As the Covid-19 variant known as Omicron begins to spread around the world, so does a new uncertainty. The first case of Omicron in the United States was detected in California on December 1, and the variant has since spread to 20 states (as of December 8, 2021). As news of Omicron’s spread circulates, you, understandably, may be hesitant about traveling for your U.S. clinical experience.
Although early data suggests encouraging signs about the severity of Omicron compared to previous variants such as Delta, there is still much left to be answered about vaccine response to the strain and effects on hospitalization rates.
As you consider your own safety traveling for your U.S. clinical experience, here is what you need to know about Omicron and how the U.S. is responding to help keep you safe.
Aside from newly announced travel bans against eight countries in southern Africa, the U.S. border remains open for international travel. Current travel requirements–announced by the Biden administration last month–necessitate international travelers to be fully vaccinated against Covid-19 and present a negative Covid-19 test result within three days of travel.
The U.S. announced these requirements as a stronger, more targeted approach to stopping travel-based spread of Covid-19 due to its targeting of individual cases.
Testing and Vaccines
In response to the uncertainty around Omicron, the Biden administration announced its plan for combating the spread and keeping U.S. citizens and visitors safe. As part of this plan, the administration has made a notable effort to ramp up testing in the U.S. by providing free at-home testing. Although this plan has been met with some criticism due to the difficulty of receiving reimbursements from private insurers, adding 20,000 free testing sites and distributing free at-home test kids through key community sites will be beneficial for early and isolated detection of Covid-19
In addition to testing, the Biden administration is relying on expanded vaccine access to combat the spread and severity of the Omicron variant. Currently, Covid-19 vaccines are authorized for all U.S. citizens over the age of 5 through Pfizer, those 12 and older through Moderna and Pfizer, and those 18 and older through Pfizer, Moderna, and Johnson & Johnson. Booster shots are available to those 18 and older who are at least six months out from their initial vaccination series.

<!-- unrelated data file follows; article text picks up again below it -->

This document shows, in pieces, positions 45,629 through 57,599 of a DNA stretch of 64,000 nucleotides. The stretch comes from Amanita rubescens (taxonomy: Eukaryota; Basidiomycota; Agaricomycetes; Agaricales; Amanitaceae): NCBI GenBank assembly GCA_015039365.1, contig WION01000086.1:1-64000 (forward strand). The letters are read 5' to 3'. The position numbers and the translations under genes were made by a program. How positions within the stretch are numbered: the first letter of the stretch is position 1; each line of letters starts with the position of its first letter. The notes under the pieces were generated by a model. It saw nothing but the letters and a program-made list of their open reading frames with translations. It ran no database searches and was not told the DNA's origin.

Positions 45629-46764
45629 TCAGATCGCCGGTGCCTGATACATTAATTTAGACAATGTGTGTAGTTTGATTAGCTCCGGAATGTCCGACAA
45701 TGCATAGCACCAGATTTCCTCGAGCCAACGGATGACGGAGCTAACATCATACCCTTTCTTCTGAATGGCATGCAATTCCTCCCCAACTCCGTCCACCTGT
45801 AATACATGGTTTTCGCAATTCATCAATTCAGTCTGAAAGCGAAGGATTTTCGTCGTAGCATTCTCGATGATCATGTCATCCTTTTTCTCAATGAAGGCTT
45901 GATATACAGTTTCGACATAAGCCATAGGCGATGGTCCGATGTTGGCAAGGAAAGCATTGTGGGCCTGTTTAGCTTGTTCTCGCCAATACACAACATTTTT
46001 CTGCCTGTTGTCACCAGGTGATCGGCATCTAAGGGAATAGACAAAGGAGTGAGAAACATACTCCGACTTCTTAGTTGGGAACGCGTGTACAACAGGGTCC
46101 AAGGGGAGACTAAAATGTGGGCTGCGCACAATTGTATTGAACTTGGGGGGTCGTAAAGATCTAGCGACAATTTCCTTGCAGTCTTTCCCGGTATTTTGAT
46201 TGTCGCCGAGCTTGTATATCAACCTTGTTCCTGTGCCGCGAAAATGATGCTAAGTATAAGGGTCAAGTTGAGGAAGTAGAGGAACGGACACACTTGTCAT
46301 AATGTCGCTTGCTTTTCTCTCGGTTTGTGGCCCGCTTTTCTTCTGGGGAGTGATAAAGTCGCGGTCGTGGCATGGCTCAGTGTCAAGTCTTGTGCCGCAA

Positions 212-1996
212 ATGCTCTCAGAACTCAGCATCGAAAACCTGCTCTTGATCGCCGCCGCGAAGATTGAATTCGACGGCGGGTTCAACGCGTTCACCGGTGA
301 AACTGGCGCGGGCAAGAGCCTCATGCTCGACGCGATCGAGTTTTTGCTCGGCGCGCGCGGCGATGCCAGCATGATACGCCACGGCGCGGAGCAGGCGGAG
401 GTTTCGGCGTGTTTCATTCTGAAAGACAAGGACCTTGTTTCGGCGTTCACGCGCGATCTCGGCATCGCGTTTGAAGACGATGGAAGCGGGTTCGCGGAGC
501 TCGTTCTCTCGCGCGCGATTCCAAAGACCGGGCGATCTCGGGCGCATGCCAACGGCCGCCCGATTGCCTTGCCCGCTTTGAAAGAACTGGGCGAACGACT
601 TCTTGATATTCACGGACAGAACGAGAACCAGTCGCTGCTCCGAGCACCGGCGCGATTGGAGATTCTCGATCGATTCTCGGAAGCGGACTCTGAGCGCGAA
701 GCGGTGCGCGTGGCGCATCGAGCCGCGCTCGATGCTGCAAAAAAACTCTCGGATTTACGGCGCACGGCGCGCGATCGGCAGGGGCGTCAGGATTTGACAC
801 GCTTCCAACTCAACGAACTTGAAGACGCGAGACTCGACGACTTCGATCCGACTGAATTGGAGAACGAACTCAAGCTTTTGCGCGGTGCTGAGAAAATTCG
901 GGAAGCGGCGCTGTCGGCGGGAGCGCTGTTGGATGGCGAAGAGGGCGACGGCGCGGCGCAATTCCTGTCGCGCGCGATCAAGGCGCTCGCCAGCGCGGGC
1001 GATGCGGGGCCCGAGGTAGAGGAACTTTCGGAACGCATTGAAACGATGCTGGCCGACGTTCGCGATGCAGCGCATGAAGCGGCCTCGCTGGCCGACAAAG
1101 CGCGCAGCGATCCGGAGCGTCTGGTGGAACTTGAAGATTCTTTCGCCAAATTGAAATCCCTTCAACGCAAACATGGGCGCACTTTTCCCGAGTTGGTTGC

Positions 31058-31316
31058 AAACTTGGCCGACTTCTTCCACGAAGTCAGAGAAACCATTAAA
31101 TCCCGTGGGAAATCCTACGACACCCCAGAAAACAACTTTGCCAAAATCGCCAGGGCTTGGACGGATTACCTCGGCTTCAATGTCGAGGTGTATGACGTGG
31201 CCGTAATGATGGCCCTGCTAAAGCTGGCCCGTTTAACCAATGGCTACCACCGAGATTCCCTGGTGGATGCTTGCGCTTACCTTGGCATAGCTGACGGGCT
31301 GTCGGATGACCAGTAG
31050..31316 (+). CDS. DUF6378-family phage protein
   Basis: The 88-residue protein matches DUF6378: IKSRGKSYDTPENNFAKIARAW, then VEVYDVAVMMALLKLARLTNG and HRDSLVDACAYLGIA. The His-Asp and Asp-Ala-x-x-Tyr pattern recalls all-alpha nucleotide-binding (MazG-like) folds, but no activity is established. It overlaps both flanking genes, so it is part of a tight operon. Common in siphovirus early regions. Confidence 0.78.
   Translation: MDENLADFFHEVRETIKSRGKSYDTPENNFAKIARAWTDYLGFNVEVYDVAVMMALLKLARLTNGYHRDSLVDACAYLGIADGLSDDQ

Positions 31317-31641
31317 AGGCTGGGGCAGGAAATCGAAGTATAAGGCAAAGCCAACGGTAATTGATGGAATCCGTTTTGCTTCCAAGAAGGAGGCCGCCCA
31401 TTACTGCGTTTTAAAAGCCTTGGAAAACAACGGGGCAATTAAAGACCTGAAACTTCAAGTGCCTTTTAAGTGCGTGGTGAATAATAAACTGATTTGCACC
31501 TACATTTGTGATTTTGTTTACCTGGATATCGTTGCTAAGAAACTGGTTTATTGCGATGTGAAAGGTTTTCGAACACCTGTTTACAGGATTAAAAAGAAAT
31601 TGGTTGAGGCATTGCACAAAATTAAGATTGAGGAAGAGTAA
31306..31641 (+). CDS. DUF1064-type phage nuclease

Although early data from studies in South African and Germany shows that vaccines will likely be less effective at stopping infections from Omicron, those same studies suggest that vaccines will prevent severe forms of the virus. Additionally, the study in Germany suggests that booster shots will improve effectiveness against infection. While neither of these studies have yet undergone the peer review process, this data does align with preliminary results of a study released by Pfizer on December 8, 2021, that shows a third shot of the Pfizer vaccines produces neutralizing antibodies against Omicron similar to the effectiveness two doses of its vaccine has against earlier variants.
As you consider traveling to the U.S., your safety, the safety of our precepting physicians, and the safety of patients are of our highest regard. At the onset of the Covid-19 pandemic, we updated our clinical experience policy to cover changes due to Covid-19 related issues.
For more about this policy and how it might apply to your travel plans, please reach out to an AMO advisor at email@example.com. For applicants with current reservations, your Coach will be able to answer any questions you may have.
Disclaimer: The above information, as well as any other medical information on AMO’s site, is not intended or implied to be professional medical advice, diagnosis, or treatment, nor is it intended or implied to be a substitute for professional medical advice, diagnosis, or treatment provided by a licensed medical provider. All content provided through this website, emails, and social media posts are for general information purposes only. AMO makes no representation and assumes no responsibility for the accuracy of the information contained on this website, emails, and social media posts, and such information is subject to change without notice.
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